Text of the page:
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Article - 'Planning your RPG' by AutumnDragon

An item about Game Design posted on Jul 8, 2004


Everything you need to know about planning for your game.


Planning your RPG

Ah, my second article. This article will discuss planning your RPG, however it will be mainly focused around RM2k(3). What I will try and demonstrate is how to get your game's storyline in motion, what are the best techniques when creating your RPG and amount of time you spend on it.

Firstly, you need an idea. Most of my ideas come from other RPGs or strange dreams I have. However you get your idea, it's up to you.
Your idea will be your basis for a storyline. For example, your idea might be:
"What if a boy in his twenties suddenly had the power to call animals to do his bidding?"

Okay, not a very good example, but that is a start. Now take this idea further.
To do this, consider these questions and answer them.
1. How do other people act around this character before meeting him?
2. What is the world he lives in like?
3. Is there anyone else like him?
4. Who were his parents and do they have a purpose?

Of course, these questions all revolve around the character, but the way your character sees the world is very important.

So you have an idea- a character. Not much eh? Like I said, this is a basis for a storyline.
From the way the character sees his world, that will help develop a storyline.

Say the character is a very low/lonely/dark person. He will obviously not see the good side of the world that easily. Of course, if he continues like that, then he will probably become a bad guy if he can find the motivation. But a low character is mostly likely to have a storyline where they change is some way, whether for good or bad.

The best way to create your storyline from here is to create a beginning, middle and an end.
Beginning - Character receives magic powers and finds a rare crystal.
Middle - Character has met friends and falls in love with someone.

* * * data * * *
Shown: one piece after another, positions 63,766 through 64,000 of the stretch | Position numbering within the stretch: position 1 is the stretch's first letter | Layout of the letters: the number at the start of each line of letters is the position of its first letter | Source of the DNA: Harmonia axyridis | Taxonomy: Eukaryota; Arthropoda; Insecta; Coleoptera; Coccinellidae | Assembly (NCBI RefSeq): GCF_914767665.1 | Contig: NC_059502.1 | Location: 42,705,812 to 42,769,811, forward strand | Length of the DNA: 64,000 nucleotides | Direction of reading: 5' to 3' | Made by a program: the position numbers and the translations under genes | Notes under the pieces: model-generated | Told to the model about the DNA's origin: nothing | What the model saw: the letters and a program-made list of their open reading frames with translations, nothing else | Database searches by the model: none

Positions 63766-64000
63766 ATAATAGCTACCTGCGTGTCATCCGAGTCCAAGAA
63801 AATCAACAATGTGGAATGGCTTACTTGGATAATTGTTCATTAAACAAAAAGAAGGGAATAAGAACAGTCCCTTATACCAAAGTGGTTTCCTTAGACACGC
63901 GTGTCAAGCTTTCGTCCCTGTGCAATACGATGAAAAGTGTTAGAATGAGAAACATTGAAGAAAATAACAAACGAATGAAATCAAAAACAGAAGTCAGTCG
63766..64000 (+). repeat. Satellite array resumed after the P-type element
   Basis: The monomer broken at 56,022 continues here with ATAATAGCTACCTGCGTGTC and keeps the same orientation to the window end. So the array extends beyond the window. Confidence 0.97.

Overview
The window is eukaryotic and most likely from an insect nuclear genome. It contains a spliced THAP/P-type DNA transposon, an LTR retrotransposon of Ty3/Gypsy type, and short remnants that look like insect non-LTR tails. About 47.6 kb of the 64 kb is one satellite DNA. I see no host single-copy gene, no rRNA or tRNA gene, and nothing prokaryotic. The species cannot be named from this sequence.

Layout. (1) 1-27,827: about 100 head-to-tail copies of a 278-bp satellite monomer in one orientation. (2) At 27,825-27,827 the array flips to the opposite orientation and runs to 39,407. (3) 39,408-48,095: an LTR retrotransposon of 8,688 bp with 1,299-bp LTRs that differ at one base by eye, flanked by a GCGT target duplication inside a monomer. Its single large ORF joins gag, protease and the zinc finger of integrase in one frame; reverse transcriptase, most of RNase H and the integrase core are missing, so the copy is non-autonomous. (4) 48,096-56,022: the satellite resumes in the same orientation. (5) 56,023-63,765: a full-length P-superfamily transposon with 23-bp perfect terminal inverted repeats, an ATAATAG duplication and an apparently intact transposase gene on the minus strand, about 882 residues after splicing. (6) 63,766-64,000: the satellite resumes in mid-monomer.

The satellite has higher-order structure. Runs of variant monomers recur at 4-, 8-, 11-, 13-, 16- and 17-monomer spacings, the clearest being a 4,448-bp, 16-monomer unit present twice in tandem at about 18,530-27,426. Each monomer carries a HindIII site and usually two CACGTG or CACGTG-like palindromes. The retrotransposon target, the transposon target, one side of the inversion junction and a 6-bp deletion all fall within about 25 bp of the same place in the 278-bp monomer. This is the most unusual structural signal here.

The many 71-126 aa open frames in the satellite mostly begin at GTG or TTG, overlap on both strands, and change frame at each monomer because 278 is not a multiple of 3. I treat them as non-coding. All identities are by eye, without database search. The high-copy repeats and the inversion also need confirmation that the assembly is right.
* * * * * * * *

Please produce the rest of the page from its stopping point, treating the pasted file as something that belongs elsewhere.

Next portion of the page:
End - Character defeats evil enemy who wants the crystal. The character is a better person from his experiences.

Of course, you can create as many outcomes as you like.

Once you have you character's storyline and motivation, you can build on this.

Okay, you've done your main idea and plan.

What do you do now?
Write it all down on paper or type it up on computer. That way, you can look back at it any time to keep to your storyline - don't wander off or your audience will lose interest.

What do you do now before you start your game?
You should decide on the features of the game, what maker it will use, whether it needs Custom Menu or Battle System etc. Again write down a list, you can look back at as your 'to do' list.

Design your world map.
I find that creating games where the hero needs to go to another town which you just made up as random will not work. I designed my world map on paper. I drew on the continents, the major cities before dividing everything up into countries. Then I added towns, shrines and giving them names. This way, I can look at my map whenever a hero needs to go some where and it will be a lot more efficient.

Create your main characters.
Make a list of your characters, their own personal experience, history, feelings, attitudes and motivation. Decide on their role in the story and what importance they have.

Create extra characters.
By extra, I mean any characters that will be only briefly in your party or are only in 4% of your game in total. These characters won't really develop during the game, but they are still of some significance. Of course, these characters are optional.

Create the Bad Guys
Write a list of the bad characters that will be enemies of your heroes or allies if you prefer but generally are up to no good. They are very important to the storyline. You can't have your characters go on a journey across valleys and mountains to find that somebody at random is the final boss. Like the main characters, bad guys must have motivation too. Write down the part they will play and where they will make appearances in the game.

Create the series of events.
By this I mean, write down where the character begins, where he goes next, whom they meet and so on. E.g.
-Character wakes up in desert
-Characters journeys to town
-Character meets Bob, the warrior.
-Character goes on quest to get back a stolen necklace
-Bob joins character
-Character goes to the next town.

This will help you realise what you have to next in your game without making things up at random.

Gather resources.
You don't have to gather all your resources, just important ones. You will need your characters templates (E.g. character set and faceset) as well as music, picture etc.
Before you begin progress, make sure you are content with your characters looks and appearance. Otherwise, you will find that you will want to change it during your game.
It's a right pain to have to go back through events and change your character.

Before you begin, go to a message board or forum, e.g. Gaming World or Skytowergames and ask other of what they think of your plan and their suggestions. Remember that they might be the ones playing your game later!

Keep all your notes, plans and drawings safe, as they basically are your game, whether they are on paper or computer. You will need them as reference to keep your game on track.

Thank you for reading, I hope you have found stuff useful in this article. I apologise for any spelling mistakes.

-Autumn Dragon